Comfy sofa, STAT!

Celebreight is celebrating!

Celebreightions from the party eight!

You’d better sit down for this. Ok, here it is. I’m going to tell it to you straight, I owe you that. I won’t pussy-foot around, beat around the bush, procrastinate or generally dance around the issue. I am going to go in deep, now, and get to the point without any dilly dallying. Ok, here we go. Ready? Comfy? Could I get you a tea first? No? Right. Honestly, you’re not going to believe this. Set your face to stunned:

I have made some progress on my iPhone game.

Wooooaaah, there, careful, I did tell you to sit down. Not much progress, granted, but thanks to Baby Cobra sleep, a late train, being deserted by my train friends a couple of times (fine, they all had excuses, but I choose to feel deserted for dramatic effect) and an evening or two’s button pressing I have managed to fit in a staggering eight hours of progress. Yupperillo, that’s a day’s worth of achievement. The classic cobra-artist’s rendition of the Celebreight, to the right, is there to bang in just how magnificent this occasion is. It is, in fact, to a reasonable approximation, infinity times more progress than was made between May 2011 and the start of June 2012 so you can understand my excitement. Let’s run the numbers through the Progressatronic-6000 Deluxe Schedulometer and see what pops out:

Estimated total project duration: 4 months with a month’s contingency
Start date: March 2010
Total progress so far: Three weeks, 1 day
Total progress since last update: Eight hours!
Estimated completion date: Possibly inside my life-time!

I is lerrning fings

The progress has mainly been with the map editor. This is now pretty much finished. I had to make a lot of adjustments and I rewrote large chunks of it. It’s now slim, fast, reliable and is almost certainly in better health than I am. I learnt a lot, including:

  • OpenGL for the map editor was a poor choice. I used it because it got things going quickly: I had an OpenGL rendering engine for the game itself and it compiled and worked under OSX pretty much first time. I simply changed a few “UIxxx” classes to “NSxxx” and Bob’s my uncle. However, given I’m rendering some lines, circles, text and blocks in a non-performance sensitive 2D environment, OpenGL is massively over-complicated. It’s like ordering a fleet of taxis so that each of the items in my bag can be carried to the station separately. More on this in a bit.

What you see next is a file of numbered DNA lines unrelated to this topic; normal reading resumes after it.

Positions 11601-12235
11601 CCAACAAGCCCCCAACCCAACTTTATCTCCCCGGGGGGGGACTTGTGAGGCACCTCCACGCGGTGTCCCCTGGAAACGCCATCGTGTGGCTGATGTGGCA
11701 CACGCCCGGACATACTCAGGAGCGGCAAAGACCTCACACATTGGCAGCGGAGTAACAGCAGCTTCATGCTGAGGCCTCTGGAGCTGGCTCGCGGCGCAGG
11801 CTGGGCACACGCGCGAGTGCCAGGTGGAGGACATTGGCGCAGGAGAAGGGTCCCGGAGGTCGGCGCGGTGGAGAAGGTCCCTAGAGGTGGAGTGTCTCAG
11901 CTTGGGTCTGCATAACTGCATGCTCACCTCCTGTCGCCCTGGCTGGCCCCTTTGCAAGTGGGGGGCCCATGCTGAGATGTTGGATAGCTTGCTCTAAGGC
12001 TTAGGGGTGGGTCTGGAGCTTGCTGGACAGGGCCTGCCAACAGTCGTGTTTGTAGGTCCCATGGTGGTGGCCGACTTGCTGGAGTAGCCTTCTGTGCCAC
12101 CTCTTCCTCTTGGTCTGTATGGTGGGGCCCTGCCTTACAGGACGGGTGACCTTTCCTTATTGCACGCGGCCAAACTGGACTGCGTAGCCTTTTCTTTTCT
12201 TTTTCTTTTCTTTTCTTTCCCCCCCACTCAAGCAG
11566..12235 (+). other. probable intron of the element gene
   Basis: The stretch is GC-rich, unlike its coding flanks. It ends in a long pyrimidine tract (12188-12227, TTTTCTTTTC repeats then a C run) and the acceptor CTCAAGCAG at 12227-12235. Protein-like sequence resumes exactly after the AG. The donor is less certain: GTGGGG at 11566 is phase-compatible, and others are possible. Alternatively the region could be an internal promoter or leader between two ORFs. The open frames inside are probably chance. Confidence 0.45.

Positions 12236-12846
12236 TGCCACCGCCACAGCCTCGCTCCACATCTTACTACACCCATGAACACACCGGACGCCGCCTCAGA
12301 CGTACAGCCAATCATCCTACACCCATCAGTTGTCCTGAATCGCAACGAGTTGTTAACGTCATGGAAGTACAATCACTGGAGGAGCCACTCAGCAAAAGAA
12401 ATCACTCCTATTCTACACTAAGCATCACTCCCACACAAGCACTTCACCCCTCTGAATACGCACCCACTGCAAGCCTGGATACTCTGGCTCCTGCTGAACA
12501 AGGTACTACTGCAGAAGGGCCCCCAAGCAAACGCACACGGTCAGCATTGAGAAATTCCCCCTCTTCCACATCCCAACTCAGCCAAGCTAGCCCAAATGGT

• C++ 11 is g-g-g-grrrrreat, but needs iOS 5 as a target. It’s amazing how quickly you get used to the little time-savers that C++ 11 offers you. I love the range based for-loops. I adore the little touches like auto (type inference) and scoped enums. std::initialiser_list makes me warm inside. The ability to delete the automatically generated things like copy constructors and what-nots from your classes to better help the compiler to help you not fuck things up by accident is sex on wheels. These features have seeped into my standard day-to-day programming and I feel naked (but not greased up) without them. Learning that I need to target my iPhone game at iOS 5 to use these features was a minor disappointment but won’t really have any impact given we’ll be on iOS 42.6 by the time I’m done.
  • If you need 0,0 at the top left, it’s easy. You need to do two things. One is add the one line of code I added in last month’s update and the other is to flip your NSImages that contain the stuff you’re rendering onto the NSView otherwise they render upside down. You do that like this:
    NSImage* blocksImage = [[NSImage alloc] initWithContentsOfFile:@"My_Awesome_Image"];	
    [blocksImage setFlipped:YES];

    This works in concert with NSView’s isFlipped { return YES; } jazzamatazz.

  • Sprite-sheets using NSImage are easy-peasy! Despite an uncharacteristically unhelpful answer on Stack Overflow1, it is easy to render sprites from an NSImage sprite sheet. Quite why anyone would even suggest cutting out the individual images perplexes me, but perhaps that individual enjoys making huge amounts of unnecessary work for themselves. Here’s some code that does it:
    // Target rect is the NSView screen position. Shrink 'targetBlockSize' to
    // do neat scaling:
    NSRect targetRect;
    targetRect.origin.x = x;
    targetRect.origin.y = y;
    targetRect.size.width = targetBlockSize;
    targetRect.size.height = targetBlockSize;
    // Source rect is on the sprite sheet. This assumes that the sheet is 8 x 8 of
    // 64 x 64 sprites. "blockIndex" is a 0 -> X index of which sprite we want.
    NSRect sourceRect;
    sourceRect.origin.x = (float)((blockIndex % 8) * 64);
    sourceRect.origin.y = (float)((blockIndex / 8) * 64);
    sourceRect.size.width = 64.0f;
    sourceRect.size.height = 64.0f;
    // Draw block and selection rectangle if required. *This* is the magic line:
    [blocksImage drawInRect:targetRect 
    if (blockIndex == (unsigned int)selectedBlockIndex)
    	// This just shows a yellow un-filled rectangle around the block that's the